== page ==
Insurers call for governments to remove free trade barriers

Insurers call for governments to remove free trade barriers

Insurers call for governments to remove free trade barriers The Global Federation of Insurance Associations (GFIA) is backing recommendations made by the Business 20 (B20) business forum on how private sector activity and investment can help the Australian G20 Presidency meet economic growth targets agreed by the Finance Ministers.

The G20 is a forum of governments and central bank chiefs from 20 major global economies, with the next meeting due to be held in November in Brisbane. The B20 is a forum of business leaders from the G20 member countries.

The 20 recommendations include urging G20 governments to reaffirm the critical importance of infrastructure – and private investment in infrastructure – and set specific five-year investment targets aligned to a national strategic vision, and removing barriers inhibiting entrepreneurs from starting and growing businesses.

The GFIA also said it supports the B20 goal of stimulating growth by promoting investment in long-term infrastructure.

Frank Swedlove, chair of the GFIA, said: “Insurers are natural long-term investors because of our business model. We welcome the B20’s recognition of the important role the insurance sector already plays in long-term financing. But we can do much more if the right policy environment is put in place.”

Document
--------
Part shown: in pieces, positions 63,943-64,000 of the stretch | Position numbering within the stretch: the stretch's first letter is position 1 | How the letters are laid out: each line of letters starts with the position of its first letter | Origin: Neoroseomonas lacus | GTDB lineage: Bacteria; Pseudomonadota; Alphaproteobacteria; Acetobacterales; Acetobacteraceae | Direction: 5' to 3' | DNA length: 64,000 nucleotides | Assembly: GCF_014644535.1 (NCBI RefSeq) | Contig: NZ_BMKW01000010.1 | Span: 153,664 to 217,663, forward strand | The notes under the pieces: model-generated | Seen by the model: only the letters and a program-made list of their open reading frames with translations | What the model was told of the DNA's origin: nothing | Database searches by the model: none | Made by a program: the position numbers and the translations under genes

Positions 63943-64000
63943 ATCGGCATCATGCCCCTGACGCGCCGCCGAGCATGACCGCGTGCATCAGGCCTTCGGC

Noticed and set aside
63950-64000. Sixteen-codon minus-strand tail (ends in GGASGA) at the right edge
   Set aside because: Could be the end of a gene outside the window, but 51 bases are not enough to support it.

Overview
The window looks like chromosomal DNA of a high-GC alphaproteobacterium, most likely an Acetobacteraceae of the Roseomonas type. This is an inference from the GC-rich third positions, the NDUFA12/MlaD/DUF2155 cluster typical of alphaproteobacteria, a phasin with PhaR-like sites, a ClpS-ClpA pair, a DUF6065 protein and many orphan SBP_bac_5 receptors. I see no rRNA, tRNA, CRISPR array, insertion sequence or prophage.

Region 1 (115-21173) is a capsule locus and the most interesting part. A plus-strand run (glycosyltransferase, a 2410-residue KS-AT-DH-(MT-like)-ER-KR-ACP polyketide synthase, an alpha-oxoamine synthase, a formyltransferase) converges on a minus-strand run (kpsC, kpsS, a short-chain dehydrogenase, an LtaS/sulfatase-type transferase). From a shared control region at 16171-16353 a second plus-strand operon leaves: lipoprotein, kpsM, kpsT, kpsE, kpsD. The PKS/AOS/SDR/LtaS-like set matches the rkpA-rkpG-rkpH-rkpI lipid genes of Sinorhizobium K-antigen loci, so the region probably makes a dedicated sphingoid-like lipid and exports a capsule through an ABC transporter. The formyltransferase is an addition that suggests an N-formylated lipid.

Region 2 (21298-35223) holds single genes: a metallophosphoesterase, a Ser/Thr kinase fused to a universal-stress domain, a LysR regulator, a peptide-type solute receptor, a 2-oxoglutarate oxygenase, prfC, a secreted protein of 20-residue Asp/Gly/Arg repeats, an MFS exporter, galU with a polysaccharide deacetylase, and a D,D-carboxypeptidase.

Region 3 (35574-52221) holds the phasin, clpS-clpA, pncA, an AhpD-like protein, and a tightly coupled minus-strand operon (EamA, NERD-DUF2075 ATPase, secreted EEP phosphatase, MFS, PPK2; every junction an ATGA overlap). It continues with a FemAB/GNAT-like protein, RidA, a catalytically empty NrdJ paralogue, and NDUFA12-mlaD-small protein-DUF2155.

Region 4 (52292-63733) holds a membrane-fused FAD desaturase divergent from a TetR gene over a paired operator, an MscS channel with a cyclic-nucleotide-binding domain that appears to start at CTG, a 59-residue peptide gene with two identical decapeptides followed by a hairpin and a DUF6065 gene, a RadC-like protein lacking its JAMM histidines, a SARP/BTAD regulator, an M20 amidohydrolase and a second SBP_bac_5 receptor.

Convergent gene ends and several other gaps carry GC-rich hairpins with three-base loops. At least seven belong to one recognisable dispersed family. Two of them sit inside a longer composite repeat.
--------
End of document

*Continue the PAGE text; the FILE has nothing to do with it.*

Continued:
The GFIA welcomed the emphasis that the B20 has put on ensuring appropriateness of regulation including the need to ensure that the necessary impact assessments and review processes are carried out. Early dialogue with all stakeholders is essential.

The GFIA urges that work on international capital currently underway at the IAIS (International Association of Insurance Supervisors) is carefully reviewed early in the process.

A statement read: “Policymakers need to ensure that regulation under development at the global level does not limit the ability of insurers to provide those long-term investments. This is particularly important in terms of new international standards being developed for capital and accounting purposes.”

The recommendations, which cover five core economic drivers – trade, infrastructure, human capital, finance and transparency – were made following a two-day summit held in Sydney, Australia where the international business leaders who make up the B20 gathered to discuss and finalise their recommendations ahead of the November G20 Summit in Brisbane.

GFIA also issued a statement this week in support of the B20 recommendations to G20 trade ministers outlining examples of trade restrictive measures, which if removed, could help facilitate long-term stable economic growth.